[Python-Dev] Supporting raw bytes data in urllib.parse.* (was Re: Polymorphic best practices)

Nick Coghlan ncoghlan at gmail.com
Tue Sep 21 00:19:12 CEST 2010

On Tue, Sep 21, 2010 at 7:39 AM, Chris McDonough <chrism at plope.com> wrote:
> On Tue, 2010-09-21 at 07:12 +1000, Nick Coghlan wrote:
>> On Tue, Sep 21, 2010 at 4:30 AM, Chris McDonough <chrism at plope.com> wrote:
>> > Existing APIs save for "quote" don't really need to deal with charset
>> > encodings at all, at least on any level that Python needs to care about.
>> > The potential already exists to emit garbage which will turn into
>> > mojibake from almost all existing APIs.  The only remaining issue seems
>> > to be fear of making a design mistake while designing APIs.
>> >
>> > IMO, having a separate module for all urllib.parse APIs, each designed
>> > for only bytes input is a design mistake greater than any mistake that
>> > could be made by allowing for both bytes and str input to existing APIs
>> > and returning whatever type was passed.  The existence of such a module
>> > will make it more difficult to maintain a codebase which straddles
>> > Python 2 and Python 3.
>> Failure to use quote/unquote correctly is a completely different
>> problem from using bytes with an ASCII incompatible encoding, or
>> mixing bytes with different encodings. Yes, if you don't quote your
>> URLs you may end up with mojibake. That's not a justification for
>> creating a *new* way to accidentally create mojibake.
> There's no new way to accidentally create new mojibake here by allowing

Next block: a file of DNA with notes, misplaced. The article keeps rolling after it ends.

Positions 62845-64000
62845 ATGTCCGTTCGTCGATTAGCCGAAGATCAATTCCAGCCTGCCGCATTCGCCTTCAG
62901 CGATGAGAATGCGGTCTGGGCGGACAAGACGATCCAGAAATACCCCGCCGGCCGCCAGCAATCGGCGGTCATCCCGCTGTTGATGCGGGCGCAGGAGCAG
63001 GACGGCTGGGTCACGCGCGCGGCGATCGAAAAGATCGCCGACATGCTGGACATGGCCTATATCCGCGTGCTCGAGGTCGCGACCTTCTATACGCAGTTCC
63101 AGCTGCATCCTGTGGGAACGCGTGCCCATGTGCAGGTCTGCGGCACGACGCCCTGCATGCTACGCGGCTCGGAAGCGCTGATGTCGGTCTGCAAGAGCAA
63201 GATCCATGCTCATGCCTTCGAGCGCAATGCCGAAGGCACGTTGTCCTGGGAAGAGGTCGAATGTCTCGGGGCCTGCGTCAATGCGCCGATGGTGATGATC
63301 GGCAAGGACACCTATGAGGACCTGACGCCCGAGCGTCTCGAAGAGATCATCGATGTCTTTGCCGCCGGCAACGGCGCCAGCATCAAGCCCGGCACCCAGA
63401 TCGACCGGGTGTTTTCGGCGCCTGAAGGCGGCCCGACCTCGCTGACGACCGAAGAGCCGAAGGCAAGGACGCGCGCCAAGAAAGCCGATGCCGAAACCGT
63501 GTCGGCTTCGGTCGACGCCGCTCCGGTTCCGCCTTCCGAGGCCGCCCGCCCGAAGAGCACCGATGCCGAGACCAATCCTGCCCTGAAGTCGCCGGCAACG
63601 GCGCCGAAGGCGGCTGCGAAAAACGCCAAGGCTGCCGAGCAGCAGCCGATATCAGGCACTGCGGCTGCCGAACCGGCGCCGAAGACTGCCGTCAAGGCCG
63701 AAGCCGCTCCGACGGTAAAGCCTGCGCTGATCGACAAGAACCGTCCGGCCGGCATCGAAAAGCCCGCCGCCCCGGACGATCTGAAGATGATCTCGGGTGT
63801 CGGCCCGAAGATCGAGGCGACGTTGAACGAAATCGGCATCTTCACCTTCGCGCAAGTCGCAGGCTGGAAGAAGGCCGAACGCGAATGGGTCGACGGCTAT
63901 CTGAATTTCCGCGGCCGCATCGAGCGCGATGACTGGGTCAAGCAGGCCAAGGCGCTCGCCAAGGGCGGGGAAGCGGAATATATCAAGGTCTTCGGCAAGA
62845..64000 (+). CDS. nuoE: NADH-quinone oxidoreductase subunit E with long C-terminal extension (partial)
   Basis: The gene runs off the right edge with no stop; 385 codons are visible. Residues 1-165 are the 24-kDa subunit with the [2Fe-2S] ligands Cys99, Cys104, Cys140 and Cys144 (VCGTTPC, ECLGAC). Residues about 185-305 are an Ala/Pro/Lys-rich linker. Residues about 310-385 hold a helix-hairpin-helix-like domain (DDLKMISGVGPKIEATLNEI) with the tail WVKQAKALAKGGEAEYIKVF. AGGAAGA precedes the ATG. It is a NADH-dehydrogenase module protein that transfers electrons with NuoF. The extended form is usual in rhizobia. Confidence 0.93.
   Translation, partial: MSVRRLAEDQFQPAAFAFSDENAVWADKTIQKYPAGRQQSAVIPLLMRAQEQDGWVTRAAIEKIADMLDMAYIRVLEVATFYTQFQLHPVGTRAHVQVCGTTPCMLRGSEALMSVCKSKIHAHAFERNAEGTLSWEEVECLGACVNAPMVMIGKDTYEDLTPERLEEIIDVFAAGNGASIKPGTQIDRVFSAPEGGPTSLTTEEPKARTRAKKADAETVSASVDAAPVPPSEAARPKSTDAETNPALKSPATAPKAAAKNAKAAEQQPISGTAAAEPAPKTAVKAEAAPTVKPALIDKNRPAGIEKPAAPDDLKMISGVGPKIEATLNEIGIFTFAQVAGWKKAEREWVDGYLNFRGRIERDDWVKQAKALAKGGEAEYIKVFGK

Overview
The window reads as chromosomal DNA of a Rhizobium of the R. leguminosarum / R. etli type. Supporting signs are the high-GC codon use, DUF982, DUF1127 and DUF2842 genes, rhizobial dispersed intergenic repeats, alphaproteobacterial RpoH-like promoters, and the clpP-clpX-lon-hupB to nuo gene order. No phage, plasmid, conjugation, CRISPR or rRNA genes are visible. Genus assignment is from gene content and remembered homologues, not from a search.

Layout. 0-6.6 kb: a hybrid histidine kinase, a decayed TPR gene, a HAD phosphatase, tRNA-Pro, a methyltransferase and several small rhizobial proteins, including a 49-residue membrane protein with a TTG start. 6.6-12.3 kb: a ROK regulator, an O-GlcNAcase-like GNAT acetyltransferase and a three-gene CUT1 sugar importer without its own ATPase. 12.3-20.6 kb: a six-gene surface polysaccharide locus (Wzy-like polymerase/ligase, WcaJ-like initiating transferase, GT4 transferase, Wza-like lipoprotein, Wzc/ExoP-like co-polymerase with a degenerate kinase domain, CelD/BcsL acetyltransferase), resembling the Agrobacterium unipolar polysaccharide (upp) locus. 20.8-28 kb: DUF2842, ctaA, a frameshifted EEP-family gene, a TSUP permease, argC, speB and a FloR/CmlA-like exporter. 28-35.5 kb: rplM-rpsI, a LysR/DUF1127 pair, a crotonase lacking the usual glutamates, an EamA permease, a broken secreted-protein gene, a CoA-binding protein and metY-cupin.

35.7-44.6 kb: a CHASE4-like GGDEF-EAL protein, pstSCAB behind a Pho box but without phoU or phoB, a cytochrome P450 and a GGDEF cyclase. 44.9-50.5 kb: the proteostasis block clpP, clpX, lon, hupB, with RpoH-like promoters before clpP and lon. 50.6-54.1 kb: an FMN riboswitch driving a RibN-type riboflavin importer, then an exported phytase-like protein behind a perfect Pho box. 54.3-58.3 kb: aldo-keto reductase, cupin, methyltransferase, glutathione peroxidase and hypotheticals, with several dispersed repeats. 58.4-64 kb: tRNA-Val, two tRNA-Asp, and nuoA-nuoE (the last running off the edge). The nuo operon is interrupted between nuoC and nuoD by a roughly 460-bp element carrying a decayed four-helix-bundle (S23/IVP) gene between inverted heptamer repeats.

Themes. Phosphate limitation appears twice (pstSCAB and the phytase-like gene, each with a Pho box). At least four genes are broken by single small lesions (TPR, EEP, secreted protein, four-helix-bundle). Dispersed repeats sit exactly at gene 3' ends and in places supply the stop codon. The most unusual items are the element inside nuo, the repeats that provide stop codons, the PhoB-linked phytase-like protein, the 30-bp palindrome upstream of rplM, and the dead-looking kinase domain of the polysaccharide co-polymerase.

> bytes input, as far as I can tell.
> - If a user passes something that has character data outside the range
>  0-127 to an API that expects a URL or a "component" (in the
>  definition that urllib.parse.urlparse uses for "component") of a URI,
>  he can keep both pieces when it breaks.  Whether that data is
>  represented via bytes or text is not relevant.  He provided
>  bad input, he is going to lose one way or another.
> - If a user passes a bytestring to ``quote``, because ``quote`` is
>  implemented in terms of ``quote_to_bytes`` the case is *already*
>  handled by quote_to_bytes implicitly failing to convert nonascii
>  characters.
> What are the cases you believe will cause new mojibake?

Calling operations like urlsplit on byte sequences in non-ASCII
compatible encodings and operations like urljoin on byte sequences
that are encoded with different encodings. These errors differ from
the URL escaping errors you cite, since they can produce true mojibake
(i.e. a byte sequence without a single consistent encoding), rather
than merely non-compliant URLs. However, if someone has let their
encodings get that badly out of whack in URL manipulation they're
probably doomed anyway...

It's certainly possible I hadn't given enough weight to the practical
issues associated with migration of existing code from 2.x to 3.x
(particularly with the precedent of some degree of polymorphism being
set back when Issue 3300 was dealt with).

Given that a separate API still places the onus on the developer to
manage their encodings correctly, I'm beginning to lean back towards
the idea of a polymorphic API rather than separate functions. (the
quote/unquote legacy becomes somewhat unfortunate in that situation,
as they always returns str objects rather than allowing the type of
the result to be determined by the type of the argument. Something
like quotep/unquotep may prove necessary in order to work around that
situation and provide a bytes->bytes, str->str API)


Nick Coghlan   |   ncoghlan at gmail.com   |   Brisbane, Australia

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